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Michael Hulse

Poem: ‘A Chinese Tale’

Michael Hulse, 27 July 1989

I dreamt I was the simple trusting boy who took his wicked teacher’s jealous hand and climbed the mountain. And the teacher said he had to go away, but he’d be back, and if I happened to be hungry, why, all I need do was eat the stones. His eyes were fine strokes of a calligrapher’s brush conveying messages I could not read (though how I longed to learn and understand). I...

Poem: ‘To Botho Strauss in Berlin’

Michael Hulse, 30 March 1989

Your cool high-ceilinged life is naked as a stage,

as if you’d taken an apartment where the set-designer of your dreams

had recently moved out. It is a theatre after the première,

filled up to emptiness with applause. I think of God the Almighty after the ball,

sitting as you imagined him on the palace steps, asleep in his slippers and topper.

Let there (he mumbles in his slumber,...

Letter
SIR: The clash between Ian Hamilton, one-time editor of the Review and the New Review, and Peter Craven and Michael Heyward, present editors of Scripsi (LRB, 9 July, and Letters, 3 September) strikes me as having great entertainment value. It isn’t every day you see a man who still imagines all the world is talking about what was once, quite a while ago, a perfectly good magazine, argy-bargying...

W.G. Sebald

Jenny Diski, 3 February 2000

Above all else we are concerned, in whatever form we let it take us, with memory. The idea of memory enables us to believe we can grasp the vanished past, historical or personal, and restructure...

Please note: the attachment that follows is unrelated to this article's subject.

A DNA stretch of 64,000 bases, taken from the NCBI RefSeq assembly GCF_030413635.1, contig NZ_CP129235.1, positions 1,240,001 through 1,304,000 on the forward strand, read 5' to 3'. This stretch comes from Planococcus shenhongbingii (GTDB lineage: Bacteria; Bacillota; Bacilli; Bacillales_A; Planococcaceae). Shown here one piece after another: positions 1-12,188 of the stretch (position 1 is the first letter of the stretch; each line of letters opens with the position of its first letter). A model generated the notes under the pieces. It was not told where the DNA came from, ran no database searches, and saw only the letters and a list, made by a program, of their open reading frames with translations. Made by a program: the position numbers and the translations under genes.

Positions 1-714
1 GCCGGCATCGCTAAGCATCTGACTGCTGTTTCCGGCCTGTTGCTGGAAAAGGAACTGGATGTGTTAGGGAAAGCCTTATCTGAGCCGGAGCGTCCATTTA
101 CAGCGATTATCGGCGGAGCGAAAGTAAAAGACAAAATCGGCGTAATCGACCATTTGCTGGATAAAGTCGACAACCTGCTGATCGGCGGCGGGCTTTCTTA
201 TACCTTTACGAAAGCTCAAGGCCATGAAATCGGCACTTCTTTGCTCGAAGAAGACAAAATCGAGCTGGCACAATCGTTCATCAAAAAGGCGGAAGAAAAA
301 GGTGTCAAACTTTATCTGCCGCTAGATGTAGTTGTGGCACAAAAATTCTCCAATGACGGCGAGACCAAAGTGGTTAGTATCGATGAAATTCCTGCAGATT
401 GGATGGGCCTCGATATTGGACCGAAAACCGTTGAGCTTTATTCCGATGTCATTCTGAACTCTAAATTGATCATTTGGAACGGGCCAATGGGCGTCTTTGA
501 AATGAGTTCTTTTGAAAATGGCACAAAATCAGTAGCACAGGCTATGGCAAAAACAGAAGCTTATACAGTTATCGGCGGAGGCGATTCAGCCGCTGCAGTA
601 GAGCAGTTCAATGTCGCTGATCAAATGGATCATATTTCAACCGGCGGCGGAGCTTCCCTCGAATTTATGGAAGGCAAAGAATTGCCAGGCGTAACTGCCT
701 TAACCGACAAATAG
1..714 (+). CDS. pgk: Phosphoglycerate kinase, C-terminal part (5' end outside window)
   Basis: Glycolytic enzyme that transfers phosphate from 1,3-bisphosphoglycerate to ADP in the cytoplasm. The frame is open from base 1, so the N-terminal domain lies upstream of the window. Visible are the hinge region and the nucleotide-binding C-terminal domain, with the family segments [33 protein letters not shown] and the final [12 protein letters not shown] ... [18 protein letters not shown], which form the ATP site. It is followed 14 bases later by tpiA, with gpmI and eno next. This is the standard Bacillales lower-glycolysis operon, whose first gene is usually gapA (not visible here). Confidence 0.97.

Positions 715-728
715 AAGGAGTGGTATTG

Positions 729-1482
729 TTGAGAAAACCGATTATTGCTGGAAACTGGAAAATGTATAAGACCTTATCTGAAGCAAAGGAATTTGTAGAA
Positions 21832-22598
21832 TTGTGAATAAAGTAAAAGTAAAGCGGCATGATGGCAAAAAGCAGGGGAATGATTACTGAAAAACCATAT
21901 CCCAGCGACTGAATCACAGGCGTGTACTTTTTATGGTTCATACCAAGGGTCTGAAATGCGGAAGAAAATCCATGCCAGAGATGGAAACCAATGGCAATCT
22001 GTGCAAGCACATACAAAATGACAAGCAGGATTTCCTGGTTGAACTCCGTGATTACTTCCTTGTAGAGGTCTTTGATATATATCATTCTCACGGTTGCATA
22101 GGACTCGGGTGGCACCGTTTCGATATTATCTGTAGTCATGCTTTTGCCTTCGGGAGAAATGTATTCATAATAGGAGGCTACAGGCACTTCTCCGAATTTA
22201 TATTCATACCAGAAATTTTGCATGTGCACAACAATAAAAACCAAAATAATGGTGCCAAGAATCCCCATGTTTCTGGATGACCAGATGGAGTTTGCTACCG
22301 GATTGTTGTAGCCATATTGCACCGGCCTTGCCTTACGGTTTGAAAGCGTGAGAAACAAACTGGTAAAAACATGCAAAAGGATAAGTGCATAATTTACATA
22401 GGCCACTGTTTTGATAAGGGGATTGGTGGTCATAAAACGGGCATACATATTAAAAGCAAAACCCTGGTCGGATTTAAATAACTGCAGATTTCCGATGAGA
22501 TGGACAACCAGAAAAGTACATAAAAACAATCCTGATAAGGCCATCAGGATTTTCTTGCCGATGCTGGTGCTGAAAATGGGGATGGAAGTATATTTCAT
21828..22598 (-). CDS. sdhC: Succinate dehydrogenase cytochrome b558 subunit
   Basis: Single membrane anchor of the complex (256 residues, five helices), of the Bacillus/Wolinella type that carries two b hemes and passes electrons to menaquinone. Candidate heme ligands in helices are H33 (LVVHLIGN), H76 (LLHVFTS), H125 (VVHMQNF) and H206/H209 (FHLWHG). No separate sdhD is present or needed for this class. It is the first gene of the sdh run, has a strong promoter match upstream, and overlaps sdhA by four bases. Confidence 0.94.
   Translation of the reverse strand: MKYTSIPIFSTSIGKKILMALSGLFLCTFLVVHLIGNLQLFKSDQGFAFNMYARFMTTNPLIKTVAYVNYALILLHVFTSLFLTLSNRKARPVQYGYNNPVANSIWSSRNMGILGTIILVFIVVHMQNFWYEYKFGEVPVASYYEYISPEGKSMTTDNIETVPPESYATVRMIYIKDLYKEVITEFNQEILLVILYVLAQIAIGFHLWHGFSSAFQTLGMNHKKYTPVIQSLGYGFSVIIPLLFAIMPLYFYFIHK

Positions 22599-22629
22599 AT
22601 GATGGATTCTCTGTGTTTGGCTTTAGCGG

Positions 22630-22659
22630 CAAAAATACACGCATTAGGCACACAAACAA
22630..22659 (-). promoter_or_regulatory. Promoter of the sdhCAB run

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Suffolk Blues

D.J. Enright, 17 September 1998

Change and decay in all around we see. As one of W.G. Sebald’s epigraphs points out, the rings of Saturn are probably fragments of a moon, broken up by tidal effect when its orbit decayed....

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Tact

Jonathan Coe, 20 March 1997

This curious, mesmerising book, a hybrid of fiction and memoir which tells the life stories of four unhappy exiles, is the work of a German writer until now almost unknown in this country. It has...

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Jihad

James Wood, 5 August 1993

Poetry anthologies are now expected to make holy war; but what to do with The New Poetry, which strives so earnestly to turn its trumpet-majors into angels? The 55 poets collected here are, it...

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Ancient Orthodoxies

C.K. Stead, 23 May 1991

‘Aller Moor’, the first poem in Antidotes, begins And now the distance seems to grow Between myself and that I know: It is from a strange land I speak And a far stranger that I...

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